“The intercession, intended to clean up the realm of ideas, close the key issues for the present and future of the country and the world, people who think so and are engaged in political suicide - they will cease to exist,” he added.

During the last six years Vsevolod Chaplin was actually the official representative of the Russian Orthodox Church. He spoke on many occasions and resonance issues and was associated with the conservative wing in the Russian Orthodox Church.

On December 24, Archpriest Chaplin was removed from his post as head of the Synodal Department for Church and Society Relations. Immediately after his dismissal, he made a number of critical statements about the Russian Orthodox Church and Patriarch Kirill.

“I believe that decisions in the Church – wherever it might happen - should be taken collectively, seriously, with the discussion. Now we have a lot of decisions that are made solely by Patriarch. This is wrong, this has to be changed,” said Chaplin in an interview with the BBC Russian service immediately after his release.

According to Chaplin, the Russian Orthodox Church should change its approach to the debate and to allow the existence of ideological diversity within the church.

Re: Moscow Patriarchate fires Sergey Chapnin, editor of its journal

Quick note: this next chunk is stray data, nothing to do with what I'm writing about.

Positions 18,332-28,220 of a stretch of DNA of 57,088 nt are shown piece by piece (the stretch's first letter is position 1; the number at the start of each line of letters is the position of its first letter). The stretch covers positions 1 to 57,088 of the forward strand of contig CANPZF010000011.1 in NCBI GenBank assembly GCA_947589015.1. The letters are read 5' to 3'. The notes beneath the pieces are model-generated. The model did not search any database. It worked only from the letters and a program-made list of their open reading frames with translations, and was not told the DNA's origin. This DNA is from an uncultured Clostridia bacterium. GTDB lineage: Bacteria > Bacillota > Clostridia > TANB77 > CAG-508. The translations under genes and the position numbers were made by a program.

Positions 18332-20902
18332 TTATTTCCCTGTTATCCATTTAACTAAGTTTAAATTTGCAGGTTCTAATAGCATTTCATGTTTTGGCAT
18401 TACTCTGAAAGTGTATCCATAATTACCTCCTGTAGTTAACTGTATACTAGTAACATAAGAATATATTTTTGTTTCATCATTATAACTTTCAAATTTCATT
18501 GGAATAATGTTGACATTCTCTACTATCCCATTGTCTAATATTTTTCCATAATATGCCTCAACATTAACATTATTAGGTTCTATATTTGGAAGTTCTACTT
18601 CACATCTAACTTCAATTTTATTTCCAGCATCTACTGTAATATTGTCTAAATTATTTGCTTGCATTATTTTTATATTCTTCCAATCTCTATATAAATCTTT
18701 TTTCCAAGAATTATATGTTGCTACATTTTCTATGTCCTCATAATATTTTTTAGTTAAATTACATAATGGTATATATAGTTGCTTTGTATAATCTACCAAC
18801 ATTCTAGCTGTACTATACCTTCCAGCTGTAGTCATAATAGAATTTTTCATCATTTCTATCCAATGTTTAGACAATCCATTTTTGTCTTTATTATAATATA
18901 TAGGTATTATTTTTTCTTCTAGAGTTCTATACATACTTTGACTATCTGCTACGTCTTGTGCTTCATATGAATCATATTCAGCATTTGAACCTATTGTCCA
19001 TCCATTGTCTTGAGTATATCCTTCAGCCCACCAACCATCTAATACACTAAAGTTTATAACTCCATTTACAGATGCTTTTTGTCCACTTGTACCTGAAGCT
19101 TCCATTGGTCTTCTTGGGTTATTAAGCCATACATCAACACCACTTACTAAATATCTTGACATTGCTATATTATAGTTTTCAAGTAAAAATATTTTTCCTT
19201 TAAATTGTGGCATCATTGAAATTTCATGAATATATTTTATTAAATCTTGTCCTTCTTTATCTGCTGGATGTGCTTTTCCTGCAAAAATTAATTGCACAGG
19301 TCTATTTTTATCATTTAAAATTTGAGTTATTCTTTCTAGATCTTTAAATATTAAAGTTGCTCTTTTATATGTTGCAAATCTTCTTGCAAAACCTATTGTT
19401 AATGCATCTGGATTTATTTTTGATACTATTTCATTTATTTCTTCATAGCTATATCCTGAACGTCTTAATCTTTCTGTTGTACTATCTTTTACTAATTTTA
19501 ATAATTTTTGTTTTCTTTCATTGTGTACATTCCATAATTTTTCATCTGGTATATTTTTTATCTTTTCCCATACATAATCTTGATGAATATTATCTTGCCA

Tomassus #414318 12/29/15 11:06 PM
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That this fellow would dare to chastise the ROC for not allowing diversity within its ranks is really too much given that he himself has for long been a radical proponent of an extreme vision of Great Russian Chauvinism!

The only question is why the ROC waited so long to be rid of the man.

Alex

Re: Moscow Patriarchate fires Sergey Chapnin, editor of its journal
Tomassus #414320 12/30/15 01:10 AM
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Maybe he came to see the light in his later days and spoke for change behind the scenes? In any case the KGB infection of the MP is starting to show.


My cromulent posts embiggen this forum.
Re: Moscow Patriarchate fires Sergey Chapnin, editor of its journal
Fr. Deacon Lance #414323 12/30/15 02:18 PM
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Or, and I don't know, the MP wasn't right-wing enough for him?

Perhaps "KGB" for him means "Kindly Good Batiushkas?"

Happy New Year, Rev. Fr. Deacon!

Alex